With a short legislative session kicking off in Connecticut, lawmakers are under pressure to solve controversial issues swiftly. Concerns over crime top the list, and the proposed solutions have an all-too-familiar ring to them. Across the state, how legislators answer the question, “What should we do about crime?” may have less to do with rational reason and more to do with partisan affiliation. Here, as elsewhere, Republicans are focused on accountability; Democrats are looking to increase services.

Both views have merit — indeed, they are two sides of the same coin — but one way to emerge from the morass of entrenched views is to consider something new. Republicans and Democrats usually agree that one of the most effective ways to combat crime is through community policing, in which police officers patrol neighborhoods on foot and get the opportunity to develop relationships with community members to improve public safety. To do this effectively, police officers need two things: time and trust. Time, because the minutes they spend in neighborhoods are minutes they are not pushing papers behind a desk; and trust, because members of the community must feel they are partners with police in the crime-reduction strategy. With more time and more trust, police officers can target the serious offenses topping everyone’s priority list. To facilitate both, changing state law to require citations to be issued in lieu of arrest for low-level offenses, except in rare circumstances, is one step forward the Connecticut Legislature should take.

Citations in lieu of arrest, also known as delayed arraignment, are court summons issued to accused misdemeanants for which the maximum sentence would be less than a year in jail or less than a $1,000 fine. They still appear before a judge on the day specified on the citation; the only difference is they don’t await arraignment behind bars. One study found 79.5 percent of people issued citations show up for their court date, though if not, they are guilty of “failure to appear” and a warrant is issued for their arrest.

Under current law, the discretion of when to issue a citation falls entirely on the charging officer. The New Haven Police Department has guidelines on when officers should issue citations, though the link to these guidelines is no longer accessible, and no other jurisdiction in the state appears to have any publicly available standards officers should follow on when to issue them.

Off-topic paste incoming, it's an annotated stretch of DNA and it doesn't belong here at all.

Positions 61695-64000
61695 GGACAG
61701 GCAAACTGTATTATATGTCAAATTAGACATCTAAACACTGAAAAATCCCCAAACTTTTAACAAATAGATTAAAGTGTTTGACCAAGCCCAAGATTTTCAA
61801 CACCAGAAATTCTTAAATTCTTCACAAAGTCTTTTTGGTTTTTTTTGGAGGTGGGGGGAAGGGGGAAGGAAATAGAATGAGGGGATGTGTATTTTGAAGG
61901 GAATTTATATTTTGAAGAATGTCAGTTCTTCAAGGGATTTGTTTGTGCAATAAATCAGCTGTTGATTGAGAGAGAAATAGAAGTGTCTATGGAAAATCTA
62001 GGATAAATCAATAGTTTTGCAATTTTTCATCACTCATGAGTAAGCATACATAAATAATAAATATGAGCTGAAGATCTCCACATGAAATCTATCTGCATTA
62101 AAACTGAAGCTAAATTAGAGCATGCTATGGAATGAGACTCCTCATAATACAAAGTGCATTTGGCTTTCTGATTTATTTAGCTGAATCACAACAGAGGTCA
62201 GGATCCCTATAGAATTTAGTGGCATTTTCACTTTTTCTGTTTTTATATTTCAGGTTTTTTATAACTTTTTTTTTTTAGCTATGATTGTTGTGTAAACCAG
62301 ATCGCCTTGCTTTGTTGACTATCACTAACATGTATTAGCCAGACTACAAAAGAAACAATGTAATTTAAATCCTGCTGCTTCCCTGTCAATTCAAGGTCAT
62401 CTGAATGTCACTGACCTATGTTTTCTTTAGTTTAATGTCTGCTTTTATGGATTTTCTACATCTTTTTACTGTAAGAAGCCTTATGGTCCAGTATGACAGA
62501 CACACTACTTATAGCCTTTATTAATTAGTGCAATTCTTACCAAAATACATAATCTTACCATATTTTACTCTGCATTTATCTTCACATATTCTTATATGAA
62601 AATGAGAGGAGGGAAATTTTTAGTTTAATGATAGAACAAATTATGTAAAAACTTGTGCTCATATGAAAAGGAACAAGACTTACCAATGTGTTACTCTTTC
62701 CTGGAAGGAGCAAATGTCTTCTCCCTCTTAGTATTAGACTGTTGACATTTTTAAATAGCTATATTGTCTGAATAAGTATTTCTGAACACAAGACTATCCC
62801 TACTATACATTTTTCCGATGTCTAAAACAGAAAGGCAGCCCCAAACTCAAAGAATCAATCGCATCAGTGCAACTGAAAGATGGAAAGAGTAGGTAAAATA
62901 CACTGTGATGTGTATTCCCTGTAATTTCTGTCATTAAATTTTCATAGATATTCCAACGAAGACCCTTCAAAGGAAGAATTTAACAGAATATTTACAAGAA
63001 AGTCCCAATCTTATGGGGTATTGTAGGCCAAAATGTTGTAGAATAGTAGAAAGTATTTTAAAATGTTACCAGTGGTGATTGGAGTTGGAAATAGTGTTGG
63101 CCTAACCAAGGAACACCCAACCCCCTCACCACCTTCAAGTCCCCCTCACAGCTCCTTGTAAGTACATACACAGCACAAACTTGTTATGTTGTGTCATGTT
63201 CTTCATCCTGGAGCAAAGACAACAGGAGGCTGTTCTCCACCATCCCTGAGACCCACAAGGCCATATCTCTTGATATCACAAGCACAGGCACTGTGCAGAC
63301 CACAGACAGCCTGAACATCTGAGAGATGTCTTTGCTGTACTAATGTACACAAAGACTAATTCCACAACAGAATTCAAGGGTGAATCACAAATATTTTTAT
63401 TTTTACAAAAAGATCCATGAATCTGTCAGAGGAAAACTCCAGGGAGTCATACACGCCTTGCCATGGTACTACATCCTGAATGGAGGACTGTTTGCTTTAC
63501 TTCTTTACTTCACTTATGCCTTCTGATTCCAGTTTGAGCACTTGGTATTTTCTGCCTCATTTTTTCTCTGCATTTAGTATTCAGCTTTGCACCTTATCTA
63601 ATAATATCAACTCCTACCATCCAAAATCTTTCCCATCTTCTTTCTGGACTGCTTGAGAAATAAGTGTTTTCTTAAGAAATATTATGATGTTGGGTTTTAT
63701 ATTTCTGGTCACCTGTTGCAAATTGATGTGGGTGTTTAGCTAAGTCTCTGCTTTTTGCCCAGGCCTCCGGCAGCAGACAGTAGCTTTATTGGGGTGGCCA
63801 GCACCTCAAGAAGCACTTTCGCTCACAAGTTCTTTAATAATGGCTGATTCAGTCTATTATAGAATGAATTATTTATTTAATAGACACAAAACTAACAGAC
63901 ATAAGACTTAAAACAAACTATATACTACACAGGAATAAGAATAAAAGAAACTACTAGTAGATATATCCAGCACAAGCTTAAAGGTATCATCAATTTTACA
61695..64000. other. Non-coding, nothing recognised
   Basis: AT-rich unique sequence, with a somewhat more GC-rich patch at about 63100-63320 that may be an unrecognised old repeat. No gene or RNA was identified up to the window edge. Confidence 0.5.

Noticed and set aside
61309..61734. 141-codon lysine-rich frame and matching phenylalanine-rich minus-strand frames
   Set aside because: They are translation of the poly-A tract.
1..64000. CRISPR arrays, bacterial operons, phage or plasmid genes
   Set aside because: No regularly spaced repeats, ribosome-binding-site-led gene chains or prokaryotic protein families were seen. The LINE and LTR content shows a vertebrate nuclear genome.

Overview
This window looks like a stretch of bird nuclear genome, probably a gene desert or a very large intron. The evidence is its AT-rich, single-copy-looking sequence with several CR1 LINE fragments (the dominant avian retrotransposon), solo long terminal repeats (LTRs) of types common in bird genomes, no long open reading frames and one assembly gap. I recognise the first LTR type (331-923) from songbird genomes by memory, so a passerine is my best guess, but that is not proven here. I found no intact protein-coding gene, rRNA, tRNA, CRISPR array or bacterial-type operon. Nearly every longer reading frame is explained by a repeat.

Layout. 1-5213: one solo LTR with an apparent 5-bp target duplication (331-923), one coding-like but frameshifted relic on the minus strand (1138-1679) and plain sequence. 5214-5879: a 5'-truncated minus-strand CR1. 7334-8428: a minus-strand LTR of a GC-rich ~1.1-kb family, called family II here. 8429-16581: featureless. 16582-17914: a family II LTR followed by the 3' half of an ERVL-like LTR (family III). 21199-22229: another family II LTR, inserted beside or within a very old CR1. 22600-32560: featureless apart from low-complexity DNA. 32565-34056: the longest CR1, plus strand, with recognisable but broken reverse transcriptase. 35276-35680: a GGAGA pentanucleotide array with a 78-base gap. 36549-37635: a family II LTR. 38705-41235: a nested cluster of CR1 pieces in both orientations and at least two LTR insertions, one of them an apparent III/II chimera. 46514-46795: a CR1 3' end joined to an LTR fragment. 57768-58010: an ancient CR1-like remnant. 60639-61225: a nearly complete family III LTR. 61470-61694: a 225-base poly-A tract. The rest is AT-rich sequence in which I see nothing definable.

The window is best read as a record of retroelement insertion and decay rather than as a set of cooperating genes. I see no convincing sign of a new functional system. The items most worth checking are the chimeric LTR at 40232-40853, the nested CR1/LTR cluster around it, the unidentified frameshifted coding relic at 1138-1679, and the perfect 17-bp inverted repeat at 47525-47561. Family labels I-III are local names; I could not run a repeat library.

Not only does the process need statewide standardization, citations in lieu of arrest should be the presumption for most misdemeanors. First, issuing a citation saves an officer a significant amount of time. One study found arrests take an average of about 86 minutes, while issuing a citation takes less than 25, saving officers over an hour per incident. Each is another hour officers can use to target serious offenders and keep communities safer.

Second, every citation issued is another low-level offender who doesn’t end up behind bars awaiting arraignment or trial. Even short stints in jail can have cascading effects, with one study finding a person jailed for two to three days is 17 percent more likely to reoffend; after eight to 14 days, that figure jumps to 51 percent. Jail time can mean the loss of a job that pays the rent or mortgage, impacted child custody agreements, lost educational opportunities and a host of other collateral consequences. When those are the consequences for, say, stealing $20 worth of groceries, it’s clear how arrests for low-level offenses can degrade trust in police. By requiring officers to issue citations for petty offenses, communities are more likely to trust and eventually partner with officers to help get truly serious offenders off the streets.

It’s time for state leaders to get past partisan arguments and think creatively about the steps needed to empower both police and communities to combat crime more productively. By providing an avenue for diverting low-level offenders away from arrest, citations issued for all misdemeanors except in rare circumstances would allow police officers to target serious offenders with focus and precision. As lawmakers consider how to quell crime effectively during the 2022 legislative session, establishing a statewide presumption of citations in lieu of low-level arrests should be on the table.

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